Posted by Scott Michalak on May 31, 2012 at 8:05 am
It’s been 53 days since the last Sabres game.
The Kings beat the Devils last night in Game One of the Stanley Cup Final. There is no game tonite. No hockey, whatsoever. All that being said, today is a good day to dust off an old time capsule and watch a clip of the NHL’s Canadian TV debut.
Grainy video or not, that Stanley Cup doesn’t look like it’s aged one day – truly a timeless trophy.
Frank “Sleke?” That’s almost as bad as a “Sabers” typo.
“Sleke” is among many other big time names: Maurice Richard, Gordie Howe, Hartland Molson, Terry Sawchuk, and lots more crammed into just 1:37.
American viewers would see hockey in their living rooms for the first time in 1956; CBS would showcase a game on Saturday afternoons. But it wasn’t long before the NHL and NHLPA screwed it up. From Wikipedia:
According to Sports Illustrated,the NHL dropped CBS because the NHL owners didn’t want the fledgling Players’ Association to gain a financial cut of the TV deal. This was despite the fact that CBS was at least at one point, getting better ratings than NBC’s NBA package from around the same period, especially in cities with NHL, minor-league, or major college (division 1 level) hockey clubs.
How about that? The NHL was lost to American TV viewers in 1960, and didn’t return until the ’66 playoffs on NBC. That Cup is timeless, but it would seem that “blackouts” are as well.
NHL vs. the NHLPA. Blackouts. Some things never change.
Still, it’s the good ol’ hockey game, which transcends time and the bickering of business. And we have at least 3 more games before the next Cup is engraved.
As Bills fans, most of us have heard about Joe DeLamielleure even though not all of us have seen him play. He was a bit before my time but I’ve always heard how he was a huge part of the Electric Company that blocked for The Juice. Of course our hero OJ has fallen in stature since those days, but Joe D surely hasn’t.
In fact, quite the opposite. Joe DeLamielleure has been fighting for pension increases for players. He’s been a harsh critic of how the NFL handled players before the collective bargaining agreement and free agency in the mid-90’s. He says that some players that retired before 1994 get under $1,000 a month to live on. He himself gets about $2,100 before taxes – and that’s for a guy who played 13 years and is in the Hall of Fame.
But now Big Joe D is fighting for player safety and is trying to shed light on the issue of concussions. Hit that link for a great yet sobering read. To pick out some parts, Joe says that one time he got hit so hard he thought he was working in his Dad’s bar because the smelling salts reminded him of the ammonia used to clean the bar. But of course he went right back in the game.
Put this guy on your list of people not to mess with. The word "Badass" comes to mind.
Repeated collisions over the years left two permanent divots in his forehead from the bolts in his helmet. “I bled every game for two years,” he says. “Some of the football card [photos] I wore a bandana” to hide the wounds.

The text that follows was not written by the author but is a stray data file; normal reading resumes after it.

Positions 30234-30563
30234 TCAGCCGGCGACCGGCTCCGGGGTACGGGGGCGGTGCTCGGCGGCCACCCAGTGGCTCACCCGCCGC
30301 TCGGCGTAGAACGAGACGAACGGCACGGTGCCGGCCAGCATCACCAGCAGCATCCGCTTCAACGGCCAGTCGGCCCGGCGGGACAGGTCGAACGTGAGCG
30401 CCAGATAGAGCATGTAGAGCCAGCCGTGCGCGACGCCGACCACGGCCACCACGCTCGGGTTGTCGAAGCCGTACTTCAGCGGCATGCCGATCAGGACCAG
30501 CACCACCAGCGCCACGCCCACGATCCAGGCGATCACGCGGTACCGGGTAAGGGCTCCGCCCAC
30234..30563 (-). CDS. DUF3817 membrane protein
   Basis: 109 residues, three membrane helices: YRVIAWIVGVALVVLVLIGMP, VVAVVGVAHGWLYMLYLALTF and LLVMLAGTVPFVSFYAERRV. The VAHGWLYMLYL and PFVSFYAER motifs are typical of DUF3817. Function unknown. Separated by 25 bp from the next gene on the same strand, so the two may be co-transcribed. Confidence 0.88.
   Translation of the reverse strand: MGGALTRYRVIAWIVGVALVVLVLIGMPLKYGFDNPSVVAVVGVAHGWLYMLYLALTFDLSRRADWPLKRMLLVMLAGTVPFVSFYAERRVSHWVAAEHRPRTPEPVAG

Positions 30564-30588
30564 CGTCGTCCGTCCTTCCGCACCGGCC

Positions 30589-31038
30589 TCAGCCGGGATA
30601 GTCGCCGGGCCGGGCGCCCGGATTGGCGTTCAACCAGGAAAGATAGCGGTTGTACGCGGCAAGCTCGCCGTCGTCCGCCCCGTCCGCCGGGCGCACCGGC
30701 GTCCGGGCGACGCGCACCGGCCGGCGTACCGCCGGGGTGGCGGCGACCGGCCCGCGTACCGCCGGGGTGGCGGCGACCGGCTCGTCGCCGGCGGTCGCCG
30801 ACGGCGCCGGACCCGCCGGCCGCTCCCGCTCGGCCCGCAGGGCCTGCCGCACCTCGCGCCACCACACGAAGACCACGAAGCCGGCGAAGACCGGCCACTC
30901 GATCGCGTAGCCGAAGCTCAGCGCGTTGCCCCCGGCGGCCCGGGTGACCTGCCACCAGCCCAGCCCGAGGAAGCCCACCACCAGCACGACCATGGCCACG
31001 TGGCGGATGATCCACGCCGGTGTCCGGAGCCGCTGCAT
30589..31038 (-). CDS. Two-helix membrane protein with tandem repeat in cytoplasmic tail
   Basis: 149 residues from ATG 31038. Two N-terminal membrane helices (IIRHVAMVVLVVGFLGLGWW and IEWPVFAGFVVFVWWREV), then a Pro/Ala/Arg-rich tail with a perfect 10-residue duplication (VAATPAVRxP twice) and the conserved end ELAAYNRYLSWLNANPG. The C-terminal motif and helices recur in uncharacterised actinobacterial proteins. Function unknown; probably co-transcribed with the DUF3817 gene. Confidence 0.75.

(I will never complain about my job again.)
He’s lost 60 percent of the hearing in his left ear, a result of opposing linemen, most of them right-handed, slapping his helmet.
But perhaps worst of all is the short-term memory loss and anger problems:
I lose my wallet three or four times a day. I talk extremely fast, which I never did. Then you get a short fuse. Little things [set] you off. And it’s constant. I was never that impulsive.
Joe is very active in promoting these issues. To me he’s a real hero for the work he does. On his kids playing football he has this to say:
I loved playing. I was addicted to it. Now I won’t let my grandchildren play it. I have five grandsons, and I tell my daughters, ‘Don’t even think about it. Over my dead body those kids will play football until they clean it up.’
Joe D isn’t the only former Buffalo Bill to try to make the NFL a safer game. Cornelius Bennett is the chairman of the NFLPA Former Players Board of Directors and he too is fighting for player pensions and better safety. This article at al.com talks about what Bennett is doing as well as how Mark Kelso might have been ahead of his time.
For the younger Bills fans out there, Mark Kelso was a free safety who wore a double-layered helmet that looked oddly way too big for him. He’d had a concussion or two and (smartly) wanted to make sure he didn’t have another. (For a little guy he really got into some collisions.) He was laughed at by many and called “The Great Gazoo” – but he didn’t suffer another concussion.
Pic of Mark Kelso for comparison. Still funny. Still wrong to laugh because it's about safety. But still funny.
Getting back to “The Biscuit”, a.k.a. Cornelius Bennet, he had this to say:
We know the bubble helmets protect the head. But no matter what kind of helmet you have, there’s no way to protect the brain if you take the wrong kind of hit. A Kevlar helmet won’t stop brain trauma with the wrong kind of hit. But we’re making changes on a daily basis. Football is a great game, and we’ll make it safer.”